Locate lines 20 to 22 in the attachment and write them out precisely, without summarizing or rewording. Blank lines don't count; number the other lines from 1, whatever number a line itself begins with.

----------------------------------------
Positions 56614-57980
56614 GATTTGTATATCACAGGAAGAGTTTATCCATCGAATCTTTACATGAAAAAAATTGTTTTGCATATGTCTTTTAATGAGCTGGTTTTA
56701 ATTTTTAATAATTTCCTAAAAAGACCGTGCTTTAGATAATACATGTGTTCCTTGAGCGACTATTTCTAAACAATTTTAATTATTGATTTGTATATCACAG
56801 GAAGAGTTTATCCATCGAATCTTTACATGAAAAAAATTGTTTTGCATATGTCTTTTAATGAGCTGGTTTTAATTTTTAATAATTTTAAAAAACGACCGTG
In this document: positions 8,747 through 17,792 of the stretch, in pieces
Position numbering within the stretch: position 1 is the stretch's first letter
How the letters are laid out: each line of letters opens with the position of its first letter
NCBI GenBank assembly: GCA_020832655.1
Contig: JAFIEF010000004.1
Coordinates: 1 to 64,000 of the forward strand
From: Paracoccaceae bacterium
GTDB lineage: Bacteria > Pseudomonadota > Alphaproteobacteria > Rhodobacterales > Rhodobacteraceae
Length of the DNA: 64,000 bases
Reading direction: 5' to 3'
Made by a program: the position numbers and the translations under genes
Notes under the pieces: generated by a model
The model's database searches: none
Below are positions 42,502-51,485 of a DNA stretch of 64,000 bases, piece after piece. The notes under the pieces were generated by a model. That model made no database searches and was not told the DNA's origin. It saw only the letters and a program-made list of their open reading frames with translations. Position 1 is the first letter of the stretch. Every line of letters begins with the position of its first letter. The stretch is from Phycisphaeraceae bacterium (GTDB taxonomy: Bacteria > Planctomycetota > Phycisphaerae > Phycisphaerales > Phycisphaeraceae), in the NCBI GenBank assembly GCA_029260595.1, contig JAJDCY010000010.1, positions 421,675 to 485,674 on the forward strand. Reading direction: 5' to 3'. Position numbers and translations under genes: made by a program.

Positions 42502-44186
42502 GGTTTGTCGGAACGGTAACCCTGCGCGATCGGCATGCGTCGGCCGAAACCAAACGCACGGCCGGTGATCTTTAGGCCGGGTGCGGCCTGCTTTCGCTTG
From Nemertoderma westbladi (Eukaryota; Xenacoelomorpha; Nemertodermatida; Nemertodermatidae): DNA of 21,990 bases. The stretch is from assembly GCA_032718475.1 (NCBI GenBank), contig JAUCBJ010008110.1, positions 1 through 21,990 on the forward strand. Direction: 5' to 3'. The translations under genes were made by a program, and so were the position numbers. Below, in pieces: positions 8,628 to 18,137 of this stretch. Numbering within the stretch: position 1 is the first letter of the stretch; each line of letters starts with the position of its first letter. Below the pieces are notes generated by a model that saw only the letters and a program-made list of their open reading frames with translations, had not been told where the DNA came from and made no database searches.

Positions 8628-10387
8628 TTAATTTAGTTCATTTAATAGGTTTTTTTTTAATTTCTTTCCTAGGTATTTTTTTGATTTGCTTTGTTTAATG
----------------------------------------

42502 GGTTTGTCGGAACGGTAACCCTGCGCGATCGGCATGCGTCGGCCGAAACCAAACGCACGGCCGGTGATCTTTAGGCCGGGTGCGGCCTGCTTTCGCTTG
From Nemertoderma westbladi (Eukaryota; Xenacoelomorpha; Nemertodermatida; Nemertodermatidae): DNA of 21,990 bases. The stretch is from assembly GCA_032718475.1 (NCBI GenBank), contig JAUCBJ010008110.1, positions 1 through 21,990 on the forward strand. Direction: 5' to 3'. The translations under genes were made by a program, and so were the position numbers. Below, in pieces: positions 8,628 to 18,137 of this stretch. Numbering within the stretch: position 1 is the first letter of the stretch; each line of letters starts with the position of its first letter. Below the pieces are notes generated by a model that saw only the letters and a program-made list of their open reading frames with translations, had not been told where the DNA came from and made no database searches.

Positions 8628-10387